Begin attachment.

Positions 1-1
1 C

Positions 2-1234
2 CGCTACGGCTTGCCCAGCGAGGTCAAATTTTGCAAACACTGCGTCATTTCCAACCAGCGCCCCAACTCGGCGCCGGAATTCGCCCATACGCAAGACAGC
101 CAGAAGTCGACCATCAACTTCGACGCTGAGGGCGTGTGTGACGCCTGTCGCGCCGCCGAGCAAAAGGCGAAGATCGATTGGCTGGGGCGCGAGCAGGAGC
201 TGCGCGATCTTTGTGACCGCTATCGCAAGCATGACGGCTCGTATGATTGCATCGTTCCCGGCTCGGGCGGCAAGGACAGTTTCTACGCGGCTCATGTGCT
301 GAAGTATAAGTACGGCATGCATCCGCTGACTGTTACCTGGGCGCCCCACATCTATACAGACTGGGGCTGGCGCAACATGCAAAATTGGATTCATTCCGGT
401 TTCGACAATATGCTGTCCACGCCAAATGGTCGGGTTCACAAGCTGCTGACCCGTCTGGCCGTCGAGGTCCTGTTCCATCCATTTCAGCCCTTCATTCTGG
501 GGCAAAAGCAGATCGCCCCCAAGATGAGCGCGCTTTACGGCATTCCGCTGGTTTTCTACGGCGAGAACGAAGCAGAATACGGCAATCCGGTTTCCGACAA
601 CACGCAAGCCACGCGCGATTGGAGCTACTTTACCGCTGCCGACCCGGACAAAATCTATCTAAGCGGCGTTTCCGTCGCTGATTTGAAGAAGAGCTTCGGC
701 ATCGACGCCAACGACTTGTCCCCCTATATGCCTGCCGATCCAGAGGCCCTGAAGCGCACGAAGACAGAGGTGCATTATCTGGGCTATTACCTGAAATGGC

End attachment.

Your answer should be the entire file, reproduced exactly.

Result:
Positions 1-1
1 C

Positions 2-1234
2 CGCTACGGCTTGCCCAGCGAGGTCAAATTTTGCAAACACTGCGTCATTTCCAACCAGCGCCCCAACTCGGCGCCGGAATTCGCCCATACGCAAGACAGC
101 CAGAAGTCGACCATCAACTTCGACGCTGAGGGCGTGTGTGACGCCTGTCGCGCCGCCGAGCAAAAGGCGAAGATCGATTGGCTGGGGCGCGAGCAGGAGC
201 TGCGCGATCTTTGTGACCGCTATCGCAAGCATGACGGCTCGTATGATTGCATCGTTCCCGGCTCGGGCGGCAAGGACAGTTTCTACGCGGCTCATGTGCT
301 GAAGTATAAGTACGGCATGCATCCGCTGACTGTTACCTGGGCGCCCCACATCTATACAGACTGGGGCTGGCGCAACATGCAAAATTGGATTCATTCCGGT
401 TTCGACAATATGCTGTCCACGCCAAATGGTCGGGTTCACAAGCTGCTGACCCGTCTGGCCGTCGAGGTCCTGTTCCATCCATTTCAGCCCTTCATTCTGG
501 GGCAAAAGCAGATCGCCCCCAAGATGAGCGCGCTTTACGGCATTCCGCTGGTTTTCTACGGCGAGAACGAAGCAGAATACGGCAATCCGGTTTCCGACAA
601 CACGCAAGCCACGCGCGATTGGAGCTACTTTACCGCTGCCGACCCGGACAAAATCTATCTAAGCGGCGTTTCCGTCGCTGATTTGAAGAAGAGCTTCGGC
701 ATCGACGCCAACGACTTGTCCCCCTATATGCCTGCCGATCCAGAGGCCCTGAAGCGCACGAAGACAGAGGTGCATTATCTGGGCTATTACCTGAAATGGC